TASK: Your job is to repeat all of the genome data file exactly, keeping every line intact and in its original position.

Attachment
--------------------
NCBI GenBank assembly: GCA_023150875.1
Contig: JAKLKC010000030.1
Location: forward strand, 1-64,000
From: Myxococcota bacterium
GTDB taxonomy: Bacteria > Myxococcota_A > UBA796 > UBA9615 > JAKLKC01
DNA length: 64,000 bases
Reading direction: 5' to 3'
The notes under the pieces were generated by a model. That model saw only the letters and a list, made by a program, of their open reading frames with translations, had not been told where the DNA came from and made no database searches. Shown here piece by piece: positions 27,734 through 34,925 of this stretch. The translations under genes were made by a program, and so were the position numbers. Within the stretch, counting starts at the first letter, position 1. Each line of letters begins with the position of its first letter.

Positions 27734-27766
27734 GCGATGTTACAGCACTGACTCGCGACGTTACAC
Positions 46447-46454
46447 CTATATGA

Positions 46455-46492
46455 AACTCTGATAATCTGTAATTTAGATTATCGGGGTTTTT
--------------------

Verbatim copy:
NCBI GenBank assembly: GCA_023150875.1
Contig: JAKLKC010000030.1
Location: forward strand, 1-64,000
From: Myxococcota bacterium
GTDB taxonomy: Bacteria > Myxococcota_A > UBA796 > UBA9615 > JAKLKC01
DNA length: 64,000 bases
Reading direction: 5' to 3'
The notes under the pieces were generated by a model. That model saw only the letters and a list, made by a program, of their open reading frames with translations, had not been told where the DNA came from and made no database searches. Shown here piece by piece: positions 27,734 through 34,925 of this stretch. The translations under genes were made by a program, and so were the position numbers. Within the stretch, counting starts at the first letter, position 1. Each line of letters begins with the position of its first letter.

Positions 27734-27766
27734 GCGATGTTACAGCACTGACTCGCGACGTTACAC
Positions 46447-46454
46447 CTATATGA

Positions 46455-46492
46455 AACTCTGATAATCTGTAATTTAGATTATCGGGGTTTTT